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Monitoring and controlling bank risk: does risky debt serve any purpose?

Author

Listed:
  • C. N. V. Krishnan
  • Peter H. Ritchken
  • James B. Thomson

Abstract

To examine whether mandating banks to issue subordinated debt would enhance market monitoring and control risk-taking, the authors extract the credit-spread curve for each banking firm in their sample. After controlling for changes in market and liquidity variables, they find that changes in credit spreads do not reflect changes in bank risk variables. The result is robust to firm type, examination rating, size, leverage, and profitability, as well as to different model specifications. They also find that issuing subordinated debt does not alter banks' risk-taking behavior. They conclude that a mandatory subordinated debt requirement for banks is unlikely to provide the intended benefits of enhancing risk-monitoring or controlling risk-taking.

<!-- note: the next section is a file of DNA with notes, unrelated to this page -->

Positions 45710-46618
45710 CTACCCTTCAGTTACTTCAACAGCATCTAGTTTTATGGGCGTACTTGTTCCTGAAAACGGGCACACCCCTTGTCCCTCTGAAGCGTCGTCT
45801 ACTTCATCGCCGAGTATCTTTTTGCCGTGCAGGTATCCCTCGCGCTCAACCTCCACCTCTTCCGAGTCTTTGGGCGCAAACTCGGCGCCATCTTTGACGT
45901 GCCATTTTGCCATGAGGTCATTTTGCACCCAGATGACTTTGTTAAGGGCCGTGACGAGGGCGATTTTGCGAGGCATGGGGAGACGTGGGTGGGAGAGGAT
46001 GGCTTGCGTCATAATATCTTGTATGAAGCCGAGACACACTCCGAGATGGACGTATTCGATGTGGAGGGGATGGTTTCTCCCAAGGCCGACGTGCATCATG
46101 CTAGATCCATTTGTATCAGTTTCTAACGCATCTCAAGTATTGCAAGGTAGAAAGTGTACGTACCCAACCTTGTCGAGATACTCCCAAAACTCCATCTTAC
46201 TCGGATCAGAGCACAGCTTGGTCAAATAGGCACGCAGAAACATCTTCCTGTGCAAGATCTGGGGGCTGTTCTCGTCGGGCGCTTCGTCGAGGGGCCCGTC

Suggested Citation

  • C. N. V. Krishnan & Peter H. Ritchken & James B. Thomson, 2003. "Monitoring and controlling bank risk: does risky debt serve any purpose?," Working Paper 0301, Federal Reserve Bank of Cleveland.
  • Handle: RePEc:fip:fedcwp:0301
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    References listed on IDEAS

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    Cited by:

    1. Ghassan Omet & Ibrahim Saif & Hadeel Yaseen, 2008. "Market Discipline and Deposit Insurance: Evidence from Some Middle Eastern Banks," Working Papers 391, Economic Research Forum, revised 01 Jan 2008.

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    Keywords

    Bank capital ; Risk;

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